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Russia And Ukraine: Divided By Politics, United By Attractive Bond Yields? https://fronteranews.com/news/emerging-europe/russia-and-ukraine-divided-by-politics-united-by-attractive-bond-yields/ https://fronteranews.com/news/emerging-europe/russia-and-ukraine-divided-by-politics-united-by-attractive-bond-yields/#respond Tue, 25 Jul 2017 15:50:38 +0000 https://fronteranews.com/?p=29379 This is post 2 of 4 in the series “Hungry for Yield? These Emerging Markets Can Satiate Your Appetite” Political quarrels are a dark side of the relationship between Russia and Ukraine. The bright side is the commonality they share pertaining to their fixed income markets: high yields. Just as India and Indonesia lead Asia […]

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This is post 2 of 4 in the series “Hungry for Yield? These Emerging Markets Can Satiate Your Appetite”

Political quarrels are a dark side of the relationship between Russia and Ukraine. The bright side is the commonality they share pertaining to their fixed income markets: high yields. Just as India and Indonesia lead Asia in terms of attractive yields, Russia and Ukraine do the same for Eastern and Central Europe.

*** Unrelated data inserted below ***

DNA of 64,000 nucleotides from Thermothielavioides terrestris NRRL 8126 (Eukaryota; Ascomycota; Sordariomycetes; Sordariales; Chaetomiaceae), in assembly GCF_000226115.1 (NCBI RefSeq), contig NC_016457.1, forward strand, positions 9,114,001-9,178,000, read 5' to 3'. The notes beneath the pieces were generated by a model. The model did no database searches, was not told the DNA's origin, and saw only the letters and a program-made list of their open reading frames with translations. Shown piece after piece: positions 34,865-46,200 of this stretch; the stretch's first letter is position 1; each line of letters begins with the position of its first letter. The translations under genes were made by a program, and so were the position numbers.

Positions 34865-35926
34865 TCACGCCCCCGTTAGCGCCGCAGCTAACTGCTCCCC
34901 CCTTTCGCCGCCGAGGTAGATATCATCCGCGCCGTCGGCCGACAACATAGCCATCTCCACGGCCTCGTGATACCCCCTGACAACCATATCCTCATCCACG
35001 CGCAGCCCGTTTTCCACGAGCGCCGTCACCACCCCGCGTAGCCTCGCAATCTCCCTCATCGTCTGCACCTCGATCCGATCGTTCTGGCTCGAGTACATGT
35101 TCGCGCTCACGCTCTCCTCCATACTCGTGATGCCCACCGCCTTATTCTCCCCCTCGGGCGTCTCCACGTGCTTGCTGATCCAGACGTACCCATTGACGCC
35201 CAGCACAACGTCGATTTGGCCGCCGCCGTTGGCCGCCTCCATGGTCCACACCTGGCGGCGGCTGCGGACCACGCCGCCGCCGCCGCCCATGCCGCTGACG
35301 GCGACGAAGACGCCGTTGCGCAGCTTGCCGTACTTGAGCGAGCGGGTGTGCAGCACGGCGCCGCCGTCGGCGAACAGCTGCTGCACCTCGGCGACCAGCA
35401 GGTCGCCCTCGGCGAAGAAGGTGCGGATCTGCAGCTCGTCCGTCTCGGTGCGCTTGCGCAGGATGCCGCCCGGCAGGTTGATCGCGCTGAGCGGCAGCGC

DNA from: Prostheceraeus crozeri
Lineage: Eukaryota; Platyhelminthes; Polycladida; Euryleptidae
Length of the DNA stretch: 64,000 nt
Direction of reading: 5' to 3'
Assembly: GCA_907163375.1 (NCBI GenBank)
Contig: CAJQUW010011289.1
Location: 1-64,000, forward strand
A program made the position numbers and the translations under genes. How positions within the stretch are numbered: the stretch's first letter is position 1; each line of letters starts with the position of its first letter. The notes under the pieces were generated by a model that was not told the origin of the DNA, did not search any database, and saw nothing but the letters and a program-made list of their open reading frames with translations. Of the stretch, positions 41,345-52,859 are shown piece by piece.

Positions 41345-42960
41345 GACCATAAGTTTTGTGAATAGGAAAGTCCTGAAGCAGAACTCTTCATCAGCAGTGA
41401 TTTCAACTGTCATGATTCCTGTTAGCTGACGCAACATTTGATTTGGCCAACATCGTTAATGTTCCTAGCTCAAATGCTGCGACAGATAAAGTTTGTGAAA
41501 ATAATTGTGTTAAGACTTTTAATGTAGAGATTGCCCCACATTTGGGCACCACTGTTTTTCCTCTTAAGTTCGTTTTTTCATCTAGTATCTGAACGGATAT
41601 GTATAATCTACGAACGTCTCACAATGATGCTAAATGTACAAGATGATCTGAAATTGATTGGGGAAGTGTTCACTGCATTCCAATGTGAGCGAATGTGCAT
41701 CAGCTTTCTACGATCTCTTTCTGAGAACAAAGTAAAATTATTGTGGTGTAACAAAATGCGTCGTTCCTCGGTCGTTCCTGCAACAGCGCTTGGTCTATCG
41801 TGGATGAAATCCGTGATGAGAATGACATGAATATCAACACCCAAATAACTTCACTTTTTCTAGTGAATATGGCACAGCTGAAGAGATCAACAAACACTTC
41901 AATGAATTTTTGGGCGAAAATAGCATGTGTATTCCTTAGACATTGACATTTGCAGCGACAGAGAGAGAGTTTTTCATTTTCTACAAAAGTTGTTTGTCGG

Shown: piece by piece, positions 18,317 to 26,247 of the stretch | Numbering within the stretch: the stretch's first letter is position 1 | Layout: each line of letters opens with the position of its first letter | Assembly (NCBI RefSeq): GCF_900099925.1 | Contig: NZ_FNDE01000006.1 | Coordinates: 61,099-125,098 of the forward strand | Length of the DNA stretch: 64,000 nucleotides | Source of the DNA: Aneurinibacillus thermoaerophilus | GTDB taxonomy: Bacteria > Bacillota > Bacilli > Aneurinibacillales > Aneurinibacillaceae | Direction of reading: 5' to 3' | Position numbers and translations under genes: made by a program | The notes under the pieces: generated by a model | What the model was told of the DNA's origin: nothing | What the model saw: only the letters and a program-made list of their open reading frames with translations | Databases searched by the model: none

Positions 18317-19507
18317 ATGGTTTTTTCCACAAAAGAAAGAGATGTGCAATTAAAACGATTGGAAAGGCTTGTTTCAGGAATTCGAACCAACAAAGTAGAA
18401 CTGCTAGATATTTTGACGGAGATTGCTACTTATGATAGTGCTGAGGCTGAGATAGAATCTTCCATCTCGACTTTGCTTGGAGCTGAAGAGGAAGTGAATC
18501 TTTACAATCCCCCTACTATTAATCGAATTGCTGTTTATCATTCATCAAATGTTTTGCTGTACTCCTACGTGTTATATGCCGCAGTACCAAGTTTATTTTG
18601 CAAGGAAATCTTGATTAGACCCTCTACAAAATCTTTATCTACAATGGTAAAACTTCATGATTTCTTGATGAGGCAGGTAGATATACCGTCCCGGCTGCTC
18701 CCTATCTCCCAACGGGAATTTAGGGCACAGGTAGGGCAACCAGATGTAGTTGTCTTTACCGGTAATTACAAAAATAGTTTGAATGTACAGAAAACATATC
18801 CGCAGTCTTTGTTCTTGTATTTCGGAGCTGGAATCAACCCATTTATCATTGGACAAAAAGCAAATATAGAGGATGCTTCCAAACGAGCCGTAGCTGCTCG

The graph below shows that yields on the 10-year notes of both countries have declined since the beginning of the year. But in the emerging markets universe, these yield levels are still quite elevated comparatively.

This is reflected in the Eurobond issuance conducted by the country in June.

Russian bonds remain popular

In June 2017, Russia sold 10 and 30-year Eurobonds worth $1 billion and $2 billion respectively. The issuance was oversubscribed over two times with a total order book of over $6.6 billion. The issue was beneficial for the country as well because yields of 4.25% and 5.25% respectively were the lowest in its history.

The bond’s popularity can be further gauged from the fact that the sale came on the same day that the US Senate extended sanctions to some Russian individuals and firms in connection with the country’s annexation of Crimea from Ukraine in 2014.